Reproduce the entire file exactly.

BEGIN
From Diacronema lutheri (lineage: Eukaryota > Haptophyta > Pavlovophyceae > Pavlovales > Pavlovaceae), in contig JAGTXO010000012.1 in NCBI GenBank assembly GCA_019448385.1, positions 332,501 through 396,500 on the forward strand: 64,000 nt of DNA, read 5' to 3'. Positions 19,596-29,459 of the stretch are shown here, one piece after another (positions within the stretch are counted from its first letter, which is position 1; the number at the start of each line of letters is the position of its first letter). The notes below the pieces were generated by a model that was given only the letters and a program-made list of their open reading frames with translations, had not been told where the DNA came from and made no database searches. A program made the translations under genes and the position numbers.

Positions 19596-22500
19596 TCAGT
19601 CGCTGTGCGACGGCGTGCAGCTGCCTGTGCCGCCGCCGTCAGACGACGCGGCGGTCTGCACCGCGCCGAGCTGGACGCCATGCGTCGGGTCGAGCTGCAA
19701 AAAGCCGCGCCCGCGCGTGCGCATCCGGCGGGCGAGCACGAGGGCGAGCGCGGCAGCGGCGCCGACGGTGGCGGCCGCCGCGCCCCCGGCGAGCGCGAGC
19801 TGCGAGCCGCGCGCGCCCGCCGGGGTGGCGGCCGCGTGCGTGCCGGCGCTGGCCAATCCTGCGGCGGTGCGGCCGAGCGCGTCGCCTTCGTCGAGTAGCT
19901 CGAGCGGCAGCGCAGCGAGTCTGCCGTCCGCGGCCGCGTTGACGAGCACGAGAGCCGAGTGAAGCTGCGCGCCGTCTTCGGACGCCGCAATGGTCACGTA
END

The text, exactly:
From Diacronema lutheri (lineage: Eukaryota > Haptophyta > Pavlovophyceae > Pavlovales > Pavlovaceae), in contig JAGTXO010000012.1 in NCBI GenBank assembly GCA_019448385.1, positions 332,501 through 396,500 on the forward strand: 64,000 nt of DNA, read 5' to 3'. Positions 19,596-29,459 of the stretch are shown here, one piece after another (positions within the stretch are counted from its first letter, which is position 1; the number at the start of each line of letters is the position of its first letter). The notes below the pieces were generated by a model that was given only the letters and a program-made list of their open reading frames with translations, had not been told where the DNA came from and made no database searches. A program made the translations under genes and the position numbers.

Positions 19596-22500
19596 TCAGT
19601 CGCTGTGCGACGGCGTGCAGCTGCCTGTGCCGCCGCCGTCAGACGACGCGGCGGTCTGCACCGCGCCGAGCTGGACGCCATGCGTCGGGTCGAGCTGCAA
19701 AAAGCCGCGCCCGCGCGTGCGCATCCGGCGGGCGAGCACGAGGGCGAGCGCGGCAGCGGCGCCGACGGTGGCGGCCGCCGCGCCCCCGGCGAGCGCGAGC
19801 TGCGAGCCGCGCGCGCCCGCCGGGGTGGCGGCCGCGTGCGTGCCGGCGCTGGCCAATCCTGCGGCGGTGCGGCCGAGCGCGTCGCCTTCGTCGAGTAGCT
19901 CGAGCGGCAGCGCAGCGAGTCTGCCGTCCGCGGCCGCGTTGACGAGCACGAGAGCCGAGTGAAGCTGCGCGCCGTCTTCGGACGCCGCAATGGTCACGTA